Learn some tips to nurture your mental health during the cold, winter months.
By: Chase Congleton
Seasonal affective disorder, often abbreviated as SAD, occurs during the wintertime due to the shortened amount of daylight during the season. The National Institute of Mental Health states that because of the lack of natural light, SAD becomes increasingly common. Symptoms include fatigue, change in appetite or weight, depression and social withdrawal. However, not only is SAD temporary, but it is easy to manage throughout the winter months! Here are a few tips and methods to help fight off seasonal depression and keep feeling like yourself.
Use light therapy. According to the Mayo Clinic staff, daily use of bright artificial light is effective in lowering the symptoms of SAD. This method helps even out the circadian rhythm that become off-balance during the winter months. Before using an artificial light source, be sure to contact a doctor or physician to see if it's right for you.
Use natural light. Because of shortened light hours, the best possible time to get an adequate amount of natural light would be during the morning hours. Going on a morning walk or taking a stroll around the neighborhood are good ways to get vitamin D naturally through real sunlight.
Get a vitamin D supplement. If you are unable to get an artificial light or get natural light from where you are at, then a vitamin D supplement would be the next best option.
Talk to a friend. The topic of conversation does not have to revolve around your feelings of depression. Simply talking to a friend over the phone or going out with them can help eliminate the feeling of social isolation during winter break.
Exercise. A consistent exercise schedule will not only make you feel better mentally, but you will feel better physically as well. Start with a simple exercise regime and work your way up from there.
Eat healthier. Forgoing junk food and choosing healthier options, such as water instead of soda, will help improve how you feel throughout the day.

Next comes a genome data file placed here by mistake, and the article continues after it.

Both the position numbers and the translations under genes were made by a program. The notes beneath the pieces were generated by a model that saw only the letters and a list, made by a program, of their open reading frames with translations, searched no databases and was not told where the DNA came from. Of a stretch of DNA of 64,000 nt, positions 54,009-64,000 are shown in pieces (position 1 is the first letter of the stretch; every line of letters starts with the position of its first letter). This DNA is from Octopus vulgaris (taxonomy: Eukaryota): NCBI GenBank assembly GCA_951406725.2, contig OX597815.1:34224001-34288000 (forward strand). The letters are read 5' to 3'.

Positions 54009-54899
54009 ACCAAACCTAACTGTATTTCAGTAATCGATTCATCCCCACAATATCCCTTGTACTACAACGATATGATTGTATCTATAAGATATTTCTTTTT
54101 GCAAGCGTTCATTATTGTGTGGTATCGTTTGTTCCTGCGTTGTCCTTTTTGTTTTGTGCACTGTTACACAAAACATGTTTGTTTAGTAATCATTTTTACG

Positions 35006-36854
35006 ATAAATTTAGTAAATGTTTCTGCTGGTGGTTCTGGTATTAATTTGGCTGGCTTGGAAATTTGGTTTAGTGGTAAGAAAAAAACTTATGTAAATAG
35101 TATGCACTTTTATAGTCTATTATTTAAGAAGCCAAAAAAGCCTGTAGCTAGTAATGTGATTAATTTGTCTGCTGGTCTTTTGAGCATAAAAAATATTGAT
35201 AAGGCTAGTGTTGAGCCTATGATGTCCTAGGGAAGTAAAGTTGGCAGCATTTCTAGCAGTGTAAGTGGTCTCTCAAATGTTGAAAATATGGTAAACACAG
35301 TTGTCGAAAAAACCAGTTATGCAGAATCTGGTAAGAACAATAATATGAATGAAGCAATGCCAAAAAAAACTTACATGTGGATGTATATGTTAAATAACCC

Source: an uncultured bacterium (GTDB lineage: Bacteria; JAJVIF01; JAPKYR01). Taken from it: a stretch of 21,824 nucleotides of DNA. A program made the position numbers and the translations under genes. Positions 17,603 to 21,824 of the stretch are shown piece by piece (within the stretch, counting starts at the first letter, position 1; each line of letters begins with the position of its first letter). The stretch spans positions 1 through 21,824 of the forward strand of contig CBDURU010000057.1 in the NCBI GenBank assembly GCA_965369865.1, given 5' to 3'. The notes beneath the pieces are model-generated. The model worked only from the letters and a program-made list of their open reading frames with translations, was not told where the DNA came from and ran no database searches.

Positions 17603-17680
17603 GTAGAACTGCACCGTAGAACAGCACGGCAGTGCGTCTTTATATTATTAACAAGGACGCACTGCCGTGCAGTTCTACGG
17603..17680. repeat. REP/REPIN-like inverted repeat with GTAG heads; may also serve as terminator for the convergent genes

Write your thoughts down. A healthy way to vent without talking to an individual is writing your thoughts down in a journal. However, this step is open to your interpretation. Do you want to write down details about your week or do you want to draw a picture of an animal? Whatever you end up doing, you are creating art through words or illustrations.
Seek professional help. According to an article from iFred.org discussing the different types of depression, if you feel depressed for longer than two weeks, it is recommended to seek professional help through therapy or a psychiatrist. Your life matters despite what your depression tells you.
On today’s college campuses, mental illness is a less taboo topic thanks to the transparency of our generation. While still difficult to discuss in-depth for some, mental health has become increasingly visible as the stigma around it is slowly removed. Mental health exists. It is OK not to feel OK. As in-depth research over mental illnesses increases and conversations become more constructive, people benefit. Not every day will be your best day, but it is imperative that you try to live each one of your days to the fullest.
Photographers: Amy Smith and Darcey Drullinger